Application of the Gag
Prof. M’Clintock [McClintock], of Dickinson College, has been publishing a series of articles in the New York Christian Advocate and Journal a series of articles on the subject of Slavery. To those who know the Professor we need not say that his communications, so far published, bear the impress of sound scholarship, independent thought, and a Christian temper. He avowed in plain but courteous language a thorough hostility to Slavery, and labored to show that it is the duty of the Christian Church in the United States to direct its influence, as a Church, for the extirpation of the system. In his opening article he confessed, although not himself an Abolitionist, that it was mainly owing to Abolition efforts that the public attention at the North had at last awakened and concentrated upon the subject. This was certainly creditable to his candour if not to his intelligence− to his heart, if not to his head.
The appearance of such a series of articles in the Advocate excited surprise in some quarters, in view of the well-known fact that the senior Editor was a Southerner and that the paper had been somewhat notorious for its advocacy of precisely opposite views. It was thought by many that the withdrawal by the South from the Methodist Church had worked a favorable change in the policy if not the principles of the Northern members, and that henceforth the subject of Slavery would be discussed with frankness and independence. The Advocate however, still circulates quite extensively at the South, and it now appears that in that part of the country the Professor’s articles, working on the ‘morbid sensibility’ of the people, have crated so much excitement and alarm that the Editors, in compliance with ‘earnest entreaties’ and ‘vehement remonstrances,’ have been ‘compelled by every consideration of duty to discontinue their publication.’ The assurance that the Editors do not agree in sentiment to Professor M’Clintock, but regard Abolitionism as wholly evil and mischievous, were not sufficient to quiet the agitated nerves of those over-sensitive apologists for Slavery; nothing would satisfy them short of a refusal to publish anything farther from his pen; and lo! the Editors, with becoming humility, have yielded to their imperious demands! Thus does Slavery crack its long whip over the heads of Northern Editors, exacting a servile compliance with its demands, in the same spirit with which it drives its black vassals to their unrequited toil.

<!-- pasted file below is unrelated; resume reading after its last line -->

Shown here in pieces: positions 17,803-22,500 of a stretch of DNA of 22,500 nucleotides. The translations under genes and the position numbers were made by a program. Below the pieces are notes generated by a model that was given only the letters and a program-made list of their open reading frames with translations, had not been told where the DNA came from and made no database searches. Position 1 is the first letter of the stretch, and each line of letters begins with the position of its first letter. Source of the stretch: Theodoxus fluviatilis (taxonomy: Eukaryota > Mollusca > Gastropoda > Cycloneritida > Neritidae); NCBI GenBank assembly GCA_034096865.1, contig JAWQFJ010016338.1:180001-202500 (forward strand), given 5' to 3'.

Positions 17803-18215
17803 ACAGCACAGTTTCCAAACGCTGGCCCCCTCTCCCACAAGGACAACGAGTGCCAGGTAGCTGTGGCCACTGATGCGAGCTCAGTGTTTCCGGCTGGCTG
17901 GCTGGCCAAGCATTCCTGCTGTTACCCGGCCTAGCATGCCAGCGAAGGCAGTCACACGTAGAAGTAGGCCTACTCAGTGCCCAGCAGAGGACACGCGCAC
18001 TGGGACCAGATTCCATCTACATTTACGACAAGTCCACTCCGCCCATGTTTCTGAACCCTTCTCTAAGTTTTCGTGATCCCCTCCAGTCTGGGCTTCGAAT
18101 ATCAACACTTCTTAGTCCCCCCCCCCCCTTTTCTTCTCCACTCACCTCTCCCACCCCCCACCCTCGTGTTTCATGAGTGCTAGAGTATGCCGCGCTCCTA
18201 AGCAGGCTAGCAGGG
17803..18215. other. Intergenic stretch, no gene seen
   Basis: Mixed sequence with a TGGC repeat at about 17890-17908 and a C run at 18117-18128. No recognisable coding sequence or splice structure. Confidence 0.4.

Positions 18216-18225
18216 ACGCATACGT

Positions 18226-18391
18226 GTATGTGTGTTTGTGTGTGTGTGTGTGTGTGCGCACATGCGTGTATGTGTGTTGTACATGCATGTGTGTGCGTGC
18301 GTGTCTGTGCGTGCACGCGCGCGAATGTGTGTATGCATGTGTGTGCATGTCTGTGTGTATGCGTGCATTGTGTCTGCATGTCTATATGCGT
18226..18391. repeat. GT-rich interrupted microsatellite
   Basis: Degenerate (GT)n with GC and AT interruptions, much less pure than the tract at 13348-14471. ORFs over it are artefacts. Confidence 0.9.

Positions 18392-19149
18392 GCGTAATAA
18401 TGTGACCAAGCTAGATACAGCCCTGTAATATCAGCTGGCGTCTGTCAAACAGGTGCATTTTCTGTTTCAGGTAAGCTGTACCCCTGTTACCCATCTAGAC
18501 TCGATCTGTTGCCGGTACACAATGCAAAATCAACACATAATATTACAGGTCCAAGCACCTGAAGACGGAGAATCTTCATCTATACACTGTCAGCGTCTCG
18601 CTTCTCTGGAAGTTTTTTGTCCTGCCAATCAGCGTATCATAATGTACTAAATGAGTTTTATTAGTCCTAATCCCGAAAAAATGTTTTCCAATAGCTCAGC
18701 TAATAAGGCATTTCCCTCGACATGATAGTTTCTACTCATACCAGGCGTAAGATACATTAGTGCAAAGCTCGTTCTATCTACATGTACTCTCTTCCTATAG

We make no apology for the errors and extravagances of the Abolitionists, but the sensitivities of the South as thus exhibited goes far to convince us that the confessions of Prof. M’Clintock are felt to be true. Those who have demanded that a gag be put in his mouth could not have been so dreadfully frightened by a falsehood. We have read somewhere that it is those whose deeds are evil who love darkness rather than light, while the righteous are bold as a lion; and all experience teaches us that men conscious of rectitude in a good cause are never offended at seeing their opinions subjected to the ordeal of free discussion. Prof M’Clintock’s opinion that the Abolitionists, with all their faults, had been the instruments of arousing the conscience of the Nation, if unfounded, surely ought not to have made such a rumpus. Those who are accustomed to ascribe extreme sensitiveness of the South and her growing tenacity in behalf of Slavery merely to the untoward influence of Abolitionists in awakening jealousies of the which would otherwise have died out under the operation of natural causes, are extremely verdant, betraying a simplicity like that which discovered in ‘Tinderton steeple’ the cause of the ebb and flow of the tide.